Diagram showing the Earth reflecting solar energy
The total amount of solar energy input to Earth is distributed over a wide range of wavelengths and various wavelengths of light are partially reflected into space at different altitudes of the atmosphere as indicated by the arrows in this illustration. Credit: NASA's Goddard Space Flight Center
Editors’ Highlights are summaries of recent papers by AGU’s journal editors.
Source: Earth and Space Science

In a new study, Coddington et al. [2023] present an incremental update to the Total and Spectral Solar Irradiance Sensor-1 Hybrid Solar Reference Spectrum (TSIS-1 HSRS), which was originally released in 2021. Version 2 corrects the radiometric baseline between 0.202 and 0.210 micrometers (μm) and updates the solar lines at wavelengths longward of 0.743 μm. The HSRS Extension has at least 0.1 nanometers spectral resolution, spans 0.115 to 200 µm, and integrates to the total solar irradiance (TSI).

The extension was motivated by the need of certain climate applications to use the whole solar spectrum that spans “all wavelengths” and integrates to TSI. This wavelength coverage of this new data set is carefully chosen to meet the needs of the operational solar irradiance variability models and the climate community by only omitting wavelength with minor contributions to the TSI (e.g., below 0.015 mm contributed less than 0.0002% to the TSI).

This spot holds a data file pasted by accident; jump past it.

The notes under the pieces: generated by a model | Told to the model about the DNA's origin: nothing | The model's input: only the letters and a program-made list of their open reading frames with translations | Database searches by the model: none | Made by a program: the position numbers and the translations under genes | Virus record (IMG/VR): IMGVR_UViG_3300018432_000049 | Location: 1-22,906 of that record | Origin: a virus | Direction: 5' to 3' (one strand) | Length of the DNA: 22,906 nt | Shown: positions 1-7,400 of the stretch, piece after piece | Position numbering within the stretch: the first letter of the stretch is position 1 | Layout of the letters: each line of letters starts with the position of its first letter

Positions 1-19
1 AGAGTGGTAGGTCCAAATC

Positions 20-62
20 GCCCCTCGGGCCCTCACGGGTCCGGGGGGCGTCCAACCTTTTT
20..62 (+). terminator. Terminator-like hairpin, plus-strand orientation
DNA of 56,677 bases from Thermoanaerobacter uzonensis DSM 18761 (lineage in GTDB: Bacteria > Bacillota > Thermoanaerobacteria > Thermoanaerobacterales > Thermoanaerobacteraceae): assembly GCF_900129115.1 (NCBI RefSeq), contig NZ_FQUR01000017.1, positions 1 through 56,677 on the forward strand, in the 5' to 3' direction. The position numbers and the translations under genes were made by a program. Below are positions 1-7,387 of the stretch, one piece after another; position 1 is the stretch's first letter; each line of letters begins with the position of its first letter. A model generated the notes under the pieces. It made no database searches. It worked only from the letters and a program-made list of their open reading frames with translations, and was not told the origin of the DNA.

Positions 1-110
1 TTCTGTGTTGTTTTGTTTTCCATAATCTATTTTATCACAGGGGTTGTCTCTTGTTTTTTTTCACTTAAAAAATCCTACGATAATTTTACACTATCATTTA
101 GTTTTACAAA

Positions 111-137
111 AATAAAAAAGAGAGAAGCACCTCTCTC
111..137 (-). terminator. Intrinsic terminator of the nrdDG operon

Citation: Coddington, O. M., Richard, E. C., Harber, D., Pilewskie, P., Woods, T. N., Snow, M., et al. (2023). Version 2 of the TSIS-1 Hybrid Solar Reference Spectrum and Extension to the Full Spectrum. Earth and Space Science, 10, e2022EA002637. https://doi.org/10.1029/2022EA002637

—Astrid Maute, Editor, Earth and Space Science

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